“I think if we arrange our education system, especially in kindergarten and pre-school in such a way that our children are exposed to two languages straightaway, we will make bilingualism a reality and easily achieved by all” (Bilingualism Is Possible, Says Lee Kuan Yew, Miss Evelyn Choo).
The acknowledgement by Former Minister Mentor Mr. Lee Kuan Yew that bilingualism remains pertinent and important – in the news report “Bilingualism Is Possible, Says Lee Kuan Yew” (September 17, 2011) by Miss Evelyn Choo – is timely and highly appropriate. The imperative to master two languages is highlighted because of the multitude of benefits that it would bring about; not only would it heighten communication levels and the ability to interact, but also greatly aid scholastically, as well as facilitate undertakings in the working world. Focusing on pre-school and kindergarten teaching-learning is especially crucial, and has to be fine-tuned to render bilingualism a convenient reality: home-based education with parents must be strengthened, current curriculum must be reviewed, and processes should go beyond writing per se to include speaking, reading and listening capabilities.
Reviewing Home-Based And School-Based Pedagogies
For one to be fluent or proficient in a language he or she must actively put its components – in terms of conversational exchanges or written expositions – into practice; therefore, parents have the responsibility to complement school-based endeavours. The most straightforward methodology would be to continuously engage in these languages with their children; however, the challenge comes when families can only manage a single language. To get around this impediment, households within a neighbourhood can band together to provide cross-assistance and interactions, and online resources – with interactive lesson plans and topical revisions – can be shared for implementation.
Exposure to dual languages is one thing, but developing an interest is another. For more coherent teaching-learning experiences to be articulated, the Ministry of Education (MOE) should review current methods undertaken at the pre-school level, and decide if improvements need to be made. Recommendations should take into account feedback from stakeholders who are acutely aware of present shortcomings; more importantly, sturdier partnerships must be speedily forged between schools, teachers and parents.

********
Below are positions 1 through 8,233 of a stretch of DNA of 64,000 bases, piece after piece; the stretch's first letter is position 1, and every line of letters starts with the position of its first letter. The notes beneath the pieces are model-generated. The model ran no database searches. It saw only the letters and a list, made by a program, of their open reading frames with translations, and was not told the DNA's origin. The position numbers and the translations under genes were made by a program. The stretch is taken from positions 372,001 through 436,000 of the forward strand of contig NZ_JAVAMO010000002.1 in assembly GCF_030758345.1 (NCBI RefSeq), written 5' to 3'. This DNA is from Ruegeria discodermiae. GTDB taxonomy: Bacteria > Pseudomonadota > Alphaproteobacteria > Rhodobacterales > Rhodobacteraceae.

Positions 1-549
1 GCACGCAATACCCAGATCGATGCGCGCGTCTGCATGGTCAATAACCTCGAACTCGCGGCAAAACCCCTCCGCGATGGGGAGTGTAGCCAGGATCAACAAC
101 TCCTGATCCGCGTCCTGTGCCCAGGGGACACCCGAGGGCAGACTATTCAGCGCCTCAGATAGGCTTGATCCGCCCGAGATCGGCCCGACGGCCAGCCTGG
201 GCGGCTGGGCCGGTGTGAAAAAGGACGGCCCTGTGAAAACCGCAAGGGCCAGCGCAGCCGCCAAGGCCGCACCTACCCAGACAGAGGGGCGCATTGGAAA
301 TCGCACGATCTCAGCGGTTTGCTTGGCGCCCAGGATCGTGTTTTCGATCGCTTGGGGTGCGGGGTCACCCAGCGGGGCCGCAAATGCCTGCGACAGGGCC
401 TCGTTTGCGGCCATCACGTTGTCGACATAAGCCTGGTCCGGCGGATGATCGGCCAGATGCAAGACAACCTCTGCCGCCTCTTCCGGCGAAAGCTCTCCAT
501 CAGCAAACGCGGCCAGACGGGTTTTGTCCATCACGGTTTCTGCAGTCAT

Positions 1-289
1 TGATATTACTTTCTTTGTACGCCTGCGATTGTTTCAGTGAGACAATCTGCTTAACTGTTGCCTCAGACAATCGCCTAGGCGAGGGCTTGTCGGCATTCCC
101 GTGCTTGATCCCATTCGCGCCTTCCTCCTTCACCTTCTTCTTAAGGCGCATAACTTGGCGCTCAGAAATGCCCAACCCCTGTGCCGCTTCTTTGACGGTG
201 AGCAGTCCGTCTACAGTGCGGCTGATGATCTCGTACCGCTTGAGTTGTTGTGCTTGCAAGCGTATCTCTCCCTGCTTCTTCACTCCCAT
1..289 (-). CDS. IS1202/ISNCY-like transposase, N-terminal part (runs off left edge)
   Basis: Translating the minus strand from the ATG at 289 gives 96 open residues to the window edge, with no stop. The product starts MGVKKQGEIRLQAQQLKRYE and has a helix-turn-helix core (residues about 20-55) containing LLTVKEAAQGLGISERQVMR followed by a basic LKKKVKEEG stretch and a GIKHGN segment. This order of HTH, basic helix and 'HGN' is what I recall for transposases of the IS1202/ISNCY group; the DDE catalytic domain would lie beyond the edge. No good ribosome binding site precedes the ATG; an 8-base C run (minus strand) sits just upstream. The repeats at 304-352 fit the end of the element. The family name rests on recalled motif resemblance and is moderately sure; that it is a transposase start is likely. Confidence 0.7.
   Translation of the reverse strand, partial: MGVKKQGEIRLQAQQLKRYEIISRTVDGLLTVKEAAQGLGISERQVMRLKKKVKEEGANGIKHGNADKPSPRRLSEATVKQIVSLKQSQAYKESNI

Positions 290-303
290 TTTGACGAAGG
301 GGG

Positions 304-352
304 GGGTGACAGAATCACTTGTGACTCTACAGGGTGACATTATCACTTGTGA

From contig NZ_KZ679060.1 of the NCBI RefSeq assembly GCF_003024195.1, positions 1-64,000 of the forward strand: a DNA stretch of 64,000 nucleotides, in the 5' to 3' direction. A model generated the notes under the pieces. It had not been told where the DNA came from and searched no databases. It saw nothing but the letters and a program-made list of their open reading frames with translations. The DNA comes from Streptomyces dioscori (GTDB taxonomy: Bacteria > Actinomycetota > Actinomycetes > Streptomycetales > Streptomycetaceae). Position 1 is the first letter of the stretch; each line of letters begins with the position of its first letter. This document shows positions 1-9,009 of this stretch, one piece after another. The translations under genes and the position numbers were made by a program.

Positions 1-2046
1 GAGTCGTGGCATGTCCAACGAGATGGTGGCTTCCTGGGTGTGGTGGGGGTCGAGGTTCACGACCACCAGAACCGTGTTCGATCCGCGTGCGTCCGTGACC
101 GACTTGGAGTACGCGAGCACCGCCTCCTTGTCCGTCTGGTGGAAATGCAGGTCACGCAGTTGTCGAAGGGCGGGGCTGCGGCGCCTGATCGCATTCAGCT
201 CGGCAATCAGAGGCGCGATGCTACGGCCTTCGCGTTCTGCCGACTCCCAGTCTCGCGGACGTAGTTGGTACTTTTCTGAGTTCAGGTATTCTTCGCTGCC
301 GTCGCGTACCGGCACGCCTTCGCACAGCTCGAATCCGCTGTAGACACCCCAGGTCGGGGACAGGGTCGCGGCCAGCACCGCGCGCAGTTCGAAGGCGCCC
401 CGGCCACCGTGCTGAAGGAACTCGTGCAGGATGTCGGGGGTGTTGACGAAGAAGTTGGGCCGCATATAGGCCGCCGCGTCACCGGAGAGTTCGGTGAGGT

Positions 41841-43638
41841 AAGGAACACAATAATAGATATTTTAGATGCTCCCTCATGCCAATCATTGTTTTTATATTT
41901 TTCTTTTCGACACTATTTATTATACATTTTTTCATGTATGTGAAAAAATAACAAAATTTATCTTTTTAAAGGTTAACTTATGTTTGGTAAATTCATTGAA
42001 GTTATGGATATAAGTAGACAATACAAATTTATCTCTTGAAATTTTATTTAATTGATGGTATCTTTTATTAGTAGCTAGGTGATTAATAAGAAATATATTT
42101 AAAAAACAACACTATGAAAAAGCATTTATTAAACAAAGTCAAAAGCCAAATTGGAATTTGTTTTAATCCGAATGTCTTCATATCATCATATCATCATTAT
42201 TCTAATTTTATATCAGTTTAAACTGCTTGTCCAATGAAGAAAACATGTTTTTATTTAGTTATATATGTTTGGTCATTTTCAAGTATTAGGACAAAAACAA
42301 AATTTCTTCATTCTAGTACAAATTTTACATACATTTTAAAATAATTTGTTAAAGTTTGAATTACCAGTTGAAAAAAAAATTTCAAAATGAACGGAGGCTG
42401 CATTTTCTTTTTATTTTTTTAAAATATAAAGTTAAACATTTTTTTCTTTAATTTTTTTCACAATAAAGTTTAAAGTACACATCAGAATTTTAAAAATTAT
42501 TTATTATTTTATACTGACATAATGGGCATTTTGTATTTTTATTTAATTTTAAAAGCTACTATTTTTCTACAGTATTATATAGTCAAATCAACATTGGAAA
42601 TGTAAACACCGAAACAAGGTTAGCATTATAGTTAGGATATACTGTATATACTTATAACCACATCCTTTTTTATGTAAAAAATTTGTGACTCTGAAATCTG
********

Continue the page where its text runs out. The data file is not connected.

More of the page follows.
A Language Goes Beyond Writing Per Se
Besides the design of the programmes, there is a need to recognise that a language goes beyond the writing component alone; more often than not, in the Singaporean context – in which rote memorisation, written examinations and assessments are given disproportionate emphasis over the other aspects – students and parents are too hung up over performance in this solitary department. To make learning interesting for the kid, he needs to be exposed to reading (the National Library Board (NLB) can contribute with reading lists and summary highlights), speaking (students can be encouraged to make public presentations or speeches about their experiences), and listening (multimedia technology can be adopted, besides using music, radio and television).
For bilingualism to remain sustainable administrators must introduce changes that will affect foundation learning from young; otherwise, if students do not develop these abilities and interests during this period of time, it would be infinitely difficult to stir their passions in the later formative years. When that happens, when our students begin to lose out, we would only have ourselves to blame.
A version of this article was published in TODAY.